1. Boris. In the recent (useless and crap) Despatches programme about Cameron, I had to wait 42 minutes to hear those magic words ‘wealth creation’.

    And YOU were the one to speak them.

  2. George Osborne has taken a hell of a lot of flak in the past, which he has handled extremely well. He never looks rattled and he and David Cameron are obviously a close team, and trust, like and rely on each other totally.

    That makes a refreshing change from the hair pulling, bitch slapping PM/Chancellor we had with Blair and Brown. Even though Vince Cable and Alastair Darling tried to gang up on George in the debate, George never turned a hair. He has the right stuff, and he is presenting absolutely the right policies.

  3. I wish I had your confidence in the result of the forthcoming election to what will be a kindergarten parliament, but I am confused as to why it seems that so many people can still even contemplate putting McMuffin and his gang back in office. Where is the big poll lead that we should be seeing by now ?. Is it all down to the MSM and the BBC ? I dream of the day when with a reasonable majority, Cameron opens all the graves and hiding places and shows all the misdirected masses what has been really going on over the last 13 years. How is Prescott a millionaire on an mp’s salary ?, where did Fondlebum get the money to buy a £2m house for cash when 10 years ago he couldn’t get a mortgage ? Etc, etc.

  4. Wealth creation. The empty chant of the modern day alchemists and fantasists. The system is broken, beyond repair, and we are left to choose between which bunch of halfwits offer the silliest suggestion to patch it up.

  5. There are, after all, only a limited number of newspaper headlines:

    X is wonderful
    X is contemptible
    Hundreds killed
    X shares a bed with Y
    X stops sharing a bed with Y
    Press release says Z
    Why oh why?
    Strike latest
    Nasty crime
    Nothing much has happened so here’s a vacuous follow-on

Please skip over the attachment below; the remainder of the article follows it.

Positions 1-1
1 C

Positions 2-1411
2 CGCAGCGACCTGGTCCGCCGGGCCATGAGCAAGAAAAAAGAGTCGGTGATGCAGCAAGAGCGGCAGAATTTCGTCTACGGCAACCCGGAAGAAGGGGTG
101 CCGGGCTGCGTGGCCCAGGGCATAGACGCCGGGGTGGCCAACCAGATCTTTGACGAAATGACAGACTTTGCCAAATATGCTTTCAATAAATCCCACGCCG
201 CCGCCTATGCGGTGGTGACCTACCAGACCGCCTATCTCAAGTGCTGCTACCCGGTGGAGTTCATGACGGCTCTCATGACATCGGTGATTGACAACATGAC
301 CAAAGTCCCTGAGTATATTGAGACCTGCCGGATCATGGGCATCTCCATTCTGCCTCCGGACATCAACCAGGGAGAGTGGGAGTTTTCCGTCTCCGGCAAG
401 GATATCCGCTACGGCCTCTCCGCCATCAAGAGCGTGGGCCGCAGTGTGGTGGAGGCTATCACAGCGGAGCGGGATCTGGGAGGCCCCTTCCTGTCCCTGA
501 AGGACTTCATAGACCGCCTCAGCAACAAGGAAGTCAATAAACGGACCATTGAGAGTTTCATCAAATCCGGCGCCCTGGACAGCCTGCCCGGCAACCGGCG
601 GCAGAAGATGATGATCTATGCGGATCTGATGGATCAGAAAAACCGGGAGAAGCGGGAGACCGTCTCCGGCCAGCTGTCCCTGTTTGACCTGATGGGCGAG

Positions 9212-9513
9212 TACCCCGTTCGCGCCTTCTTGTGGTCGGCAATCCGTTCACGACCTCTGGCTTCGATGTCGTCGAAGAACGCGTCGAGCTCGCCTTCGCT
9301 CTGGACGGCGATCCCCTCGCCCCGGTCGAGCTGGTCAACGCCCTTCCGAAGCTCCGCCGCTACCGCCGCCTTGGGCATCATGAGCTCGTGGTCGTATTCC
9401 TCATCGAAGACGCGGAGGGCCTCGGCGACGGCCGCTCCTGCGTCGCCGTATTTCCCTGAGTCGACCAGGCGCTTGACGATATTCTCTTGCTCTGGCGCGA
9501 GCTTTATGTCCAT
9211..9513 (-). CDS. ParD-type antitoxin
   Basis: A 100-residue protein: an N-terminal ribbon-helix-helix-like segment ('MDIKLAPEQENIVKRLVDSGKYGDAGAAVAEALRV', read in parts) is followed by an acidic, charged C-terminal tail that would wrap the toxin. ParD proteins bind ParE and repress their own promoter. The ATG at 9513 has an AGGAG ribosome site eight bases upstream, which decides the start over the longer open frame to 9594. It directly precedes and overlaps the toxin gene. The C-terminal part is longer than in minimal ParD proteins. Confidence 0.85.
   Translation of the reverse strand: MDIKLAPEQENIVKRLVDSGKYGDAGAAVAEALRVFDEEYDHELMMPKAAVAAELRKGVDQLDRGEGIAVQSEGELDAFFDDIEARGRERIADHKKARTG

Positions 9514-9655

and

    Nothing much has happened so we’ve made something up

  6. @ Vicus
    “We don’t need no wealth creation..”
    There is an empty chant. You can sing along, on your way to whichever system provides a better alternative, beyond these shores.

  7. I am an ex pat Pom, now living in New Zealand.

    Sorry to say that Gordon & Tony drove us away – we simply could not bear to watch the continued ruination of the great country that a mere 60 years ago still owned and ran more than half the world.

    I wish the Conservatives every success – we might consider returning if they get in for a second term.

    We are not rich, we are just ordinary people who wanted to live in a place where school children do not stab one another, where you keep a sensible amount of what you earn, where CCTV does not spy on you 24 hours a day and so on.

    Good luck!

  8. I’m not a Tory person, I’m more of an old hippy. I wouldn’t socialise with Tories, (except Boris, of course), but I’ve always voted for them to run the economy. Capitalism is unattractive, but it works rather well.
    However, I’m getting very tempted to vote for one of the loony parties. I’m worried about the steady erosion of liberty and justice, and the Tories don’t seem concerned about reversing this trend. I fantasise about Boris taking over one day. Is it possible?

  9. I’ve tried to simulate the effect of the various manifestos on your PAYE payslip. Enter your gross income and away you go. It’s not 100% accurate especially if you earn over £100k but in general the lib dems are coming out on top. Try it at TaxCalculator.co.uk

  10. With the proposed labour national insurance hike now for most firms to 13.8% per employee still in force (excluding firms outside london discounts coming in from con/libs) – The average £25,000 salary would cost an employee £2,600 in ERs, that’s an extra £100 on 2010 rates alone. Reducing employers national insurance by 1% instead would save the average employees ER cost by £250. Try the custom tax calculator at UKTaxCalculators.co.uk and enter your own tax scheme for all rates and allowances.